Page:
Last month, I taught a week-long course on electronic literature and Internet art called (imaginatively, I know) E.LIT/NET.ART: An Extraordinarily Brief Survey of Digital Literature, 1975 – 2015. The course was a self-consciously brief introduction to major themes, forms, and genres of electronic literature: eight students and I trawled through hypertext, Flash animation, interactive fiction, and then some, paying attention to how electronic literature reconfigures not only our understanding of what “literature” means, but how an expanded view of textuality alters our experiences as readers and writers. Plus we got to play Zork. Everybody loves Zork!
Along with Mariel’s course on peer-to-peer politics and Kim’s video game practicum, my course was part of a new Five College Digital Humanities initiative to offer short courses and workshops on critical, interdisciplinary explorations of digital cultures. This is the second J-Term course I’ve taught with 5CollDH, and it’s no secret that I’m a big believer in the J-Term form. For those of you without a J-Term (or Interterm, Winter Session, January term—all variations on the same theme), some explanation: J-Term is a space between fall and spring semesters that many schools here in the Pioneer Valley reserve for short courses, both for credit and for fun, and optional residence on campus. When I was in undergrad, J-Term was invaluable rehearsal time, and by the time I was in my final year, excellent thesis-writing boot camp.
J-Term is an excellent space for courses like mine, Kim’s or Mariel’s because it encourages experimentation. The abbreviated and casual form lets students take courses on a lark, without the pressure of grades or the time commitment of a full semester’s course. I think it’s also a potentially valuable object lesson in educational entrepreneurship, in that the absence of structures allows (or forces?) students to discover their own stakes for spending time in the course. I took that principle to heart when I crafted the central assignment for my course, which I’ve reproduced below:
“For Friday, I’d like you to present (aiming for five to seven minutes) a critical or creative response to one or more piece you encounter over the course of this week. This is less an assignment that I’ll assess and more an opportunity for you to jumpstart your own work, whatever shape that may take. Finished pieces, works in progress, and plans for future creation are all valid. When you’re picking the piece(s), you can use anything we encounter this week or anything already in the Electronic Literature Collection.”
Below, you can check out some photos from those final presentations, and learn more about some of the (frankly, pretty awesome) projects the students came up with. If you’re interested in learning more about the course itself, you can check out our website, http://elit.5colldh.org/, which I’m slowly transforming into a record not only of the course, but also a resource page for learning more about electronic literature and Internet art.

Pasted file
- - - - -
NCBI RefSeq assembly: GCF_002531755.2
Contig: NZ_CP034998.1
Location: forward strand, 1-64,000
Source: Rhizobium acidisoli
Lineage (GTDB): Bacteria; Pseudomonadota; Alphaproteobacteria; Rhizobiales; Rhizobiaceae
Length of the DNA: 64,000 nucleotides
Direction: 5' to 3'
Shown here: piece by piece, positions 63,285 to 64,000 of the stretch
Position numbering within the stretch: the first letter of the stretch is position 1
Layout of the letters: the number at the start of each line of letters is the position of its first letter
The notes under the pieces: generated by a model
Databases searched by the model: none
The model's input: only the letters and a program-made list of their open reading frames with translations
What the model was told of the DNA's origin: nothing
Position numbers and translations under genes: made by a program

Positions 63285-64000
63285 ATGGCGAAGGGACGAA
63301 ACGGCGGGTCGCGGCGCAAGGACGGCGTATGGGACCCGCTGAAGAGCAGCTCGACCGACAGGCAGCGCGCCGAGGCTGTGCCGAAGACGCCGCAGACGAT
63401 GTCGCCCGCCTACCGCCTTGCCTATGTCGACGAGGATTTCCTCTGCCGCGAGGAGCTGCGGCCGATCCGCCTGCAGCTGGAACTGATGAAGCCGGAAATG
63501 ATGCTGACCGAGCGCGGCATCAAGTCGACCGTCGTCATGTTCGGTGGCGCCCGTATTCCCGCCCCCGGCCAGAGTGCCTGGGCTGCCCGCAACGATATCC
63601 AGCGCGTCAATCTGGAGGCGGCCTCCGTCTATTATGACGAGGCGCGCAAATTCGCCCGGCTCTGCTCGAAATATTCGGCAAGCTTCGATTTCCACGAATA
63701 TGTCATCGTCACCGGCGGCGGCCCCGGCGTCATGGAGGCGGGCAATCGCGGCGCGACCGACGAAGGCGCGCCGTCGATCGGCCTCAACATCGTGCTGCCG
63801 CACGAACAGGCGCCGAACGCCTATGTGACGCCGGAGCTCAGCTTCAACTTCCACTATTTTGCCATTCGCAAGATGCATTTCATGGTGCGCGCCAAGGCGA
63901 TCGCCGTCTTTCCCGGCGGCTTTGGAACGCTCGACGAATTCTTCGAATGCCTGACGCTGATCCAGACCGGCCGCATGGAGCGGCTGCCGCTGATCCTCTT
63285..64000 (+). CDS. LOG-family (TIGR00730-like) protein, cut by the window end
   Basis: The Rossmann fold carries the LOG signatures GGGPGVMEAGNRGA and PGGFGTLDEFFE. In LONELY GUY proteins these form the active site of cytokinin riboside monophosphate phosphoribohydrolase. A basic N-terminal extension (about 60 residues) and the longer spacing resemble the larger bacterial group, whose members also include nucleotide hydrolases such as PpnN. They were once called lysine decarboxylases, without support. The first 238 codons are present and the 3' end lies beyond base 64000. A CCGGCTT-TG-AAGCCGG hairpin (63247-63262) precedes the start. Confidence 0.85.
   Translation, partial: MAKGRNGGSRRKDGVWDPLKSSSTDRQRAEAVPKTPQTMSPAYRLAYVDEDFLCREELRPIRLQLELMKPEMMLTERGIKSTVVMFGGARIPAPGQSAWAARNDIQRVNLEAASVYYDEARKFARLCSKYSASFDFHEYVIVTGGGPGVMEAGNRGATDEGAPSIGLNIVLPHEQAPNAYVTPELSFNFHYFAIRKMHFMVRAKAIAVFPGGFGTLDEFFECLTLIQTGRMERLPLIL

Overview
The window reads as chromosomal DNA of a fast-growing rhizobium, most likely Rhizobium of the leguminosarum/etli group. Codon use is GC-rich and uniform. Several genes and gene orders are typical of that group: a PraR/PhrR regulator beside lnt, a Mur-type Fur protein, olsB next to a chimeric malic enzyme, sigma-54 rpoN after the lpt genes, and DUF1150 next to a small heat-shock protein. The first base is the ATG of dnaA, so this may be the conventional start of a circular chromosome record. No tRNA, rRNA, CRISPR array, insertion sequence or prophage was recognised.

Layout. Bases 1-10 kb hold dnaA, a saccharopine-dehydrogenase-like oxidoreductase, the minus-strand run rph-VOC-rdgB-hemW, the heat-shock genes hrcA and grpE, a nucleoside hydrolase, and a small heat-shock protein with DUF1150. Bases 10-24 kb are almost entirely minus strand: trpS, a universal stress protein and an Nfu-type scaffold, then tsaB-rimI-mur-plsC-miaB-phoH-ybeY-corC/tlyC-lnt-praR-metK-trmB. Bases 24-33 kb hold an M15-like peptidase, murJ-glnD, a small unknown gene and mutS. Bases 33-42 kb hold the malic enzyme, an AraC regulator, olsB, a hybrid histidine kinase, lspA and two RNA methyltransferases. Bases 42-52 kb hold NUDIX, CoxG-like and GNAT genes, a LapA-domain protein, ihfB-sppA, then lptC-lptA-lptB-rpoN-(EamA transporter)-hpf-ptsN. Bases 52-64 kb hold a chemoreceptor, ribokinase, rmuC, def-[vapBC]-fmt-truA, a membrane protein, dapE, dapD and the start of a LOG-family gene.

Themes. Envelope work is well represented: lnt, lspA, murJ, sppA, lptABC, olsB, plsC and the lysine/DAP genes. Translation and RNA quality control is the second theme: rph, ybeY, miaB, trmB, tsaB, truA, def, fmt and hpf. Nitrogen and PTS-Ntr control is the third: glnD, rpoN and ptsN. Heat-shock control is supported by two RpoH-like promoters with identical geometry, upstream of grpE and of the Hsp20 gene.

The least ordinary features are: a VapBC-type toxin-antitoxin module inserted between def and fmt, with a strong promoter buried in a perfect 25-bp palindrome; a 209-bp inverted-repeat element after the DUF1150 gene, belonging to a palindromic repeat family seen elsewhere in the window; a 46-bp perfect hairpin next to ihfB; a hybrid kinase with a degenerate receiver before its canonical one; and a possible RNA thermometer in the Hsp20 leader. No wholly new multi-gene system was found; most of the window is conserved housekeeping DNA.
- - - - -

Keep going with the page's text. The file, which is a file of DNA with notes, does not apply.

These are just a couple of the projects that the students came up with—there were plenty more, the photos from which I hope to share soon! So without further ado:
Punk Hypertext Zines
Jessie, a Smith student, designed a proposal to make a hypertext zine styled off of Olia Lialina’s My Boyfriend Came Back From The War and feminist punk zines from the 1990s.
In particular, she was interested in using the frames-within-frames aesthetics of Lialina’s piece to allow readers to go deeper into the zines.
Dance, Animation, Magazines
Melinda, a Five College staff member, made a proposal to remediate her work with a regional dance magazine into digital platforms. Inspired by Flash animations and animated gifs, she prototyped some animations of falling snow, words, and dancers’ bodies.
How many ways can you sort a poem?
Sophie, a Smith student, was inspired by Brian Kim Stefans’ The Dreamlife of Letters, itself a recombination of text by feminist poet Rachel Blau DuPlessis. Using Python, she wrote a small program that sorts DuPlessis’ program in a variety of ways, whether alphabetically, by length, or even (looking forward) by part of speech or etymology.
Sophie was particularly interested in how re-re-ordering DuPlessis’ text could function as a feminist critique of Stefans’ piece, which imposes alphabetic order on DuPlessis’ poem. By algorithmically re-sorting the text in a variety of ways, Sophie’s program reveals the arbitrary nature of sorting rules.
Jessica, a Smith student, was interested in learning more about the backend technologies that run hypertext pieces like My Boyfriend Came Back From The War or Stuart Moulthrop’s Hegirascope.
So she copied and re-edited source code from some of those pieces, playing with color, duration, and style to learn more about the choices that go into designing hypertext pieces, and the techniques by which she could make her own.